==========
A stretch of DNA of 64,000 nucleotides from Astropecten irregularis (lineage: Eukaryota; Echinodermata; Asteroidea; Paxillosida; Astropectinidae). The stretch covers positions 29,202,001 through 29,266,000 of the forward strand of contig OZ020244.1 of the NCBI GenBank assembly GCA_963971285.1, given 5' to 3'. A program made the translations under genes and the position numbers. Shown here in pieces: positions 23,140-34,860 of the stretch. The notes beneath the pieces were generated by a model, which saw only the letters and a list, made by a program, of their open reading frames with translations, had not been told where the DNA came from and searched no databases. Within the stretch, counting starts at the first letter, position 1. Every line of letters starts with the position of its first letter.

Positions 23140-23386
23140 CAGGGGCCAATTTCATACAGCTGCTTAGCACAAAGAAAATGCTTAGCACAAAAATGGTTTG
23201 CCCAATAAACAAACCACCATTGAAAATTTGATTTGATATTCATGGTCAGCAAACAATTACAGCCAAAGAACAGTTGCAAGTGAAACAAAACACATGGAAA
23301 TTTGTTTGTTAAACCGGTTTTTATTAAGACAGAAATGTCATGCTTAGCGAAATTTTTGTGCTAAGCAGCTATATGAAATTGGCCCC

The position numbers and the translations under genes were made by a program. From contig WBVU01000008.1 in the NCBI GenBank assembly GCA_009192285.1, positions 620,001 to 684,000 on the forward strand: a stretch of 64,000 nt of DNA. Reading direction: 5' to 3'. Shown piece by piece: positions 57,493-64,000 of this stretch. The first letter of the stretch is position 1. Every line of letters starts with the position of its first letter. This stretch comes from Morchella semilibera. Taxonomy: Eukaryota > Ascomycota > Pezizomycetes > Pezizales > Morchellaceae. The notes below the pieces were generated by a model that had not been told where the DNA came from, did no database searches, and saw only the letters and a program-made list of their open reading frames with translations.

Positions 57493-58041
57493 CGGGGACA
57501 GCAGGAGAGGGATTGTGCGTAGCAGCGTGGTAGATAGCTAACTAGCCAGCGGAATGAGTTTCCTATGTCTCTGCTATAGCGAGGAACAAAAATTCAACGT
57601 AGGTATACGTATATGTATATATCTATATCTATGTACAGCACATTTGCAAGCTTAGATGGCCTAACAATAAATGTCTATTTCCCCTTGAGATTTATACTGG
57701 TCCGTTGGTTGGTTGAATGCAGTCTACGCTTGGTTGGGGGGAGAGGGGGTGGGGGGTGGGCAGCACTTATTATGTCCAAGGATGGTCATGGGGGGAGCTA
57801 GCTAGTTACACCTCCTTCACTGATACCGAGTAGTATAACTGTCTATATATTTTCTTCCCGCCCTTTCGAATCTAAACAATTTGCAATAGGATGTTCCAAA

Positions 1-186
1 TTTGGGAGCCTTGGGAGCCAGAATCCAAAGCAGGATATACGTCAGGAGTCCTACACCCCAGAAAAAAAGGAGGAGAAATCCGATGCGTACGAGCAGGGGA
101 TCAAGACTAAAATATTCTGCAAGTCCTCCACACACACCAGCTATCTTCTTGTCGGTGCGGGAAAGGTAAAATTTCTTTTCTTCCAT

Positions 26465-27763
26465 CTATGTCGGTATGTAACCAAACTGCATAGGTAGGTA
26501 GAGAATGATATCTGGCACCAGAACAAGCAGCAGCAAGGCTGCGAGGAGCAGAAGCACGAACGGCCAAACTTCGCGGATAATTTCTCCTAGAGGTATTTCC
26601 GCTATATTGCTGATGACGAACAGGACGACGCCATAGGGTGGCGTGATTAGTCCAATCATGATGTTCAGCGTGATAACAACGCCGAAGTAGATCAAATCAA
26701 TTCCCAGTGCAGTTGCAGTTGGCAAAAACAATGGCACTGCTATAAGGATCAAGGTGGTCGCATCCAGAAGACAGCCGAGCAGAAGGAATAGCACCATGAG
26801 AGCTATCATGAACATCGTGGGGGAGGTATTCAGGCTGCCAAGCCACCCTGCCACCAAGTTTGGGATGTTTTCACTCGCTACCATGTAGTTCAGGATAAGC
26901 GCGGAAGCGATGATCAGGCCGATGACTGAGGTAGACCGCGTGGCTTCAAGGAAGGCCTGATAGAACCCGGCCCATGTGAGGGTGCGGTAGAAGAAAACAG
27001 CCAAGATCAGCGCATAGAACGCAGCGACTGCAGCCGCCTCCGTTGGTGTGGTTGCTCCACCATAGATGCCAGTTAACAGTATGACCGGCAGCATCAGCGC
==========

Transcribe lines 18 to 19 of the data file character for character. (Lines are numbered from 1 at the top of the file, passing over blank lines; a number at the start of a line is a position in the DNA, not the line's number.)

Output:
26501 GAGAATGATATCTGGCACCAGAACAAGCAGCAGCAAGGCTGCGAGGAGCAGAAGCACGAACGGCCAAACTTCGCGGATAATTTCTCCTAGAGGTATTTCC
26601 GCTATATTGCTGATGACGAACAGGACGACGCCATAGGGTGGCGTGATTAGTCCAATCATGATGTTCAGCGTGATAACAACGCCGAAGTAGATCAAATCAA